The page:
High Resolution UPLC Analysis of 2-AB Labelled Glycans

September 1, 2009

The Application Notebook

The Application Notebook, The Application Notebook-09-01-2009, Volume 0, Issue 0

Glycosylation is a post-translational modification process that can significantly affect the biological properties of therapeutic proteins.

Glycosylation is a post-translational modification process that can significantly affect the biological properties of therapeutic proteins. The successful analysis of N- and O-linked glycan structures requires the ability to reproducibly resolve complex mixtures of isomeric oligosaccharides. Hydrophilic-interaction liquid chromatography (HILIC) is a powerful technique for separating a wide range of glycan structures. If the glycans have been labelled with a tag such as 2-amino benzamide (2-AB), the fluorescence can be monitored and used for relative quantification. The technique of Ultra Performance Liquid Chromatography (UPLC) is appropriate for such a difficult analytical problem. UPLC is based on the use of columns packed with very small particles and instruments optimized for use with these high resolution columns. The ACQUITY UPLC BEH Glycan column was specifically designed for use with Waters ACQUITY UPLC system. This analytical solution gives improved resolution, sensitivity, and speed compared to HPLC techniques.

Results

The first chromatogram shows the separation of N-linked oligosaccharides released from human IgG and labelled with 2-AB. This sample naturally includes a mixture of high mannose, complex, hybrid, and sialylated glycans. Because the mixture contains a wide range of glycan classes, this sample was chosen for use as the QC standard for developing and manufacturing this column. This test ensures reproducible selectivity and resolution.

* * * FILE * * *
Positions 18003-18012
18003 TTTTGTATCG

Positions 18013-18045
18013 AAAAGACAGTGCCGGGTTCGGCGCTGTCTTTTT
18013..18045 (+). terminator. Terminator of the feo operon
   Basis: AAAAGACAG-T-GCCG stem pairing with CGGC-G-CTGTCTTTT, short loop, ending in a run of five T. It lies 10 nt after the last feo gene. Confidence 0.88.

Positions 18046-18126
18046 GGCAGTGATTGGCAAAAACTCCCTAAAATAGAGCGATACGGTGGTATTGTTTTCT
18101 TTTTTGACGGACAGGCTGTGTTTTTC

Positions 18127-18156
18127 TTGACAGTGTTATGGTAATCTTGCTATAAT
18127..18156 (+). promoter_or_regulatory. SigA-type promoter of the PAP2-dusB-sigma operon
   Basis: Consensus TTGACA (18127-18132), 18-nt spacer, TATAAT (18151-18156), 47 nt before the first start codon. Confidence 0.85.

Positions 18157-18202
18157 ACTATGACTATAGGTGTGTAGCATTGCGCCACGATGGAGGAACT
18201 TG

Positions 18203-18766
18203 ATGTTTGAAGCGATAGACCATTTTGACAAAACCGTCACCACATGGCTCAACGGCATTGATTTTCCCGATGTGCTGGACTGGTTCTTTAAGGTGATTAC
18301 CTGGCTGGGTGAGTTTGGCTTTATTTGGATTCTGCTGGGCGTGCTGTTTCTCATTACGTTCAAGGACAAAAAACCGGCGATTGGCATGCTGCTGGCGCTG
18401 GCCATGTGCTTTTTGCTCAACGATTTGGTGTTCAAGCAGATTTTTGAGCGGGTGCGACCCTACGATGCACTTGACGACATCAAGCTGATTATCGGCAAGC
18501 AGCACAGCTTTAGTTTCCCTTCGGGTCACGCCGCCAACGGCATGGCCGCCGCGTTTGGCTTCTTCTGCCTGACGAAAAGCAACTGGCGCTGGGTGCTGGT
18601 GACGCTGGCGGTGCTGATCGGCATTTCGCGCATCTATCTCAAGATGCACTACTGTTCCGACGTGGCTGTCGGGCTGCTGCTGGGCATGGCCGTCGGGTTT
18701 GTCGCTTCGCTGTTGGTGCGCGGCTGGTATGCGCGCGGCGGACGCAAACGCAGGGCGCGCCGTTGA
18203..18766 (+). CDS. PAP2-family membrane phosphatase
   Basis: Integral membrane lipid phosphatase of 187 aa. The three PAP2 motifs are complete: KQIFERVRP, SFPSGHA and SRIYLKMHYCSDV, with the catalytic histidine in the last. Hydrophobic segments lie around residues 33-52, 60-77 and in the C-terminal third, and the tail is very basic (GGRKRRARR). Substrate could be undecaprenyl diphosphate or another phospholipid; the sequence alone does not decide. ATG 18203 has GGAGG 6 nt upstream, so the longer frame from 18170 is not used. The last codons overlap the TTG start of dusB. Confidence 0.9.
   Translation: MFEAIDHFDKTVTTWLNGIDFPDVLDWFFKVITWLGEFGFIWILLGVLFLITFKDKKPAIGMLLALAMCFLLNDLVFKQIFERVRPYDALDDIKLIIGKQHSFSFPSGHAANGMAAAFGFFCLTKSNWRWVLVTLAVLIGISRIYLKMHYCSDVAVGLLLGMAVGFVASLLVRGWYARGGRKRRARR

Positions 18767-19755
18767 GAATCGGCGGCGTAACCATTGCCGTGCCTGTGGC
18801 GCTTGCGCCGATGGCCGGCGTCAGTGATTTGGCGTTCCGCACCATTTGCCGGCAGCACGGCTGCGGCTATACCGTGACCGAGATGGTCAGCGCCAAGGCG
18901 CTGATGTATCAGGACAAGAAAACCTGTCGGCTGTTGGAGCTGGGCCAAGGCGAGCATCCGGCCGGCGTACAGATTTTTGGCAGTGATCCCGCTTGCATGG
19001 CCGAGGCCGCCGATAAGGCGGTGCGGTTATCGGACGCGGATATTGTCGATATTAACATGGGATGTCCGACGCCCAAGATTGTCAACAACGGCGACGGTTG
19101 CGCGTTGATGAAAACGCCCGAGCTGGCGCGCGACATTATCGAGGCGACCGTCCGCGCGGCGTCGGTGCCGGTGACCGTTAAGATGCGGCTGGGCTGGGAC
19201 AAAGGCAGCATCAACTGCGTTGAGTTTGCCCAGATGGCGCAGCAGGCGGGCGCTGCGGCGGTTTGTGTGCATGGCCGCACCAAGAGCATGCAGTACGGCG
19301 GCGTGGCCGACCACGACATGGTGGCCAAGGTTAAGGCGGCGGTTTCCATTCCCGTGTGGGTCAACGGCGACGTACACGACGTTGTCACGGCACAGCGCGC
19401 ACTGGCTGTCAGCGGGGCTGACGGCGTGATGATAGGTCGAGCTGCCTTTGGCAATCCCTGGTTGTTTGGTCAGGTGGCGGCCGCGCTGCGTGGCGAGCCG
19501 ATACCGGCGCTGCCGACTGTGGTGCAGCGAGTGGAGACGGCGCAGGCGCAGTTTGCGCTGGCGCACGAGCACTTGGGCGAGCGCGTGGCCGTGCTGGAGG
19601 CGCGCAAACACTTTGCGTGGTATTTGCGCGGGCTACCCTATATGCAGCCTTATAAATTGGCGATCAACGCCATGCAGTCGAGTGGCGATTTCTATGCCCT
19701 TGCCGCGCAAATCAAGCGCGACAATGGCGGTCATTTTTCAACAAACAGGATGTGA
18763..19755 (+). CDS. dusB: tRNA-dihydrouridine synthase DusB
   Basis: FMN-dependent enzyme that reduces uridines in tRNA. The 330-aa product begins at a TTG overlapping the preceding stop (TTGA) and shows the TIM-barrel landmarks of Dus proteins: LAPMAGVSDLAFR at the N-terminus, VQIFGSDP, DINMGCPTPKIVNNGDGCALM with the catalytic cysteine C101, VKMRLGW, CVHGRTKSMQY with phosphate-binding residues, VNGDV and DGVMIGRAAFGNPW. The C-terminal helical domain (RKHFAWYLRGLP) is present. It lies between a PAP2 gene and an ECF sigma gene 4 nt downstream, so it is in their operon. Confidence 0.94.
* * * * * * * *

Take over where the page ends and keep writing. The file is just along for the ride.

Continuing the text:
Figure 1: The N-linked glycans from pooled human IgG include high mannose, neutral, and sialylated complex structures. The chromatogram shows 35 min of a 1 h run.

The chromatographic separation of all of the major oligosaccharides in the mixture, G0F, G1F, G2F, and sialylated G2F is shown. The resolution of the structure G0F (peak 2) from the structure Man5 (peak 3) is particularly important. The two isomers of G1F are also completely resolved and the significance of their relative abundance may now be investigated.

Figure 2: Analysis of 2-AB (Bovine Fetuin N-linked glycan library). Highlighted(*) are multiple peaks with a single molecular weight corresponding to disialylated biantennary glycans.

The second chromatogram shows the separation of glycans released from bovine fetuin. These oligosaccharides include differing numbers of branch antennae and differing numbers of charged, acidic sialic acid termini. A challenging pair of isomers that are resolved (*) are triantennary glycans with two sialic acid residues and they elute at 41.4 and 43.1 min.

Conclusion

Glycan separation technology columns, when operated with the ACQUITY UPLC instrument and FLR detector provide a highly-resolving, reproducible, rapid method for profiling glycans. The improved analysis provides more certain identification and reliable quantification.

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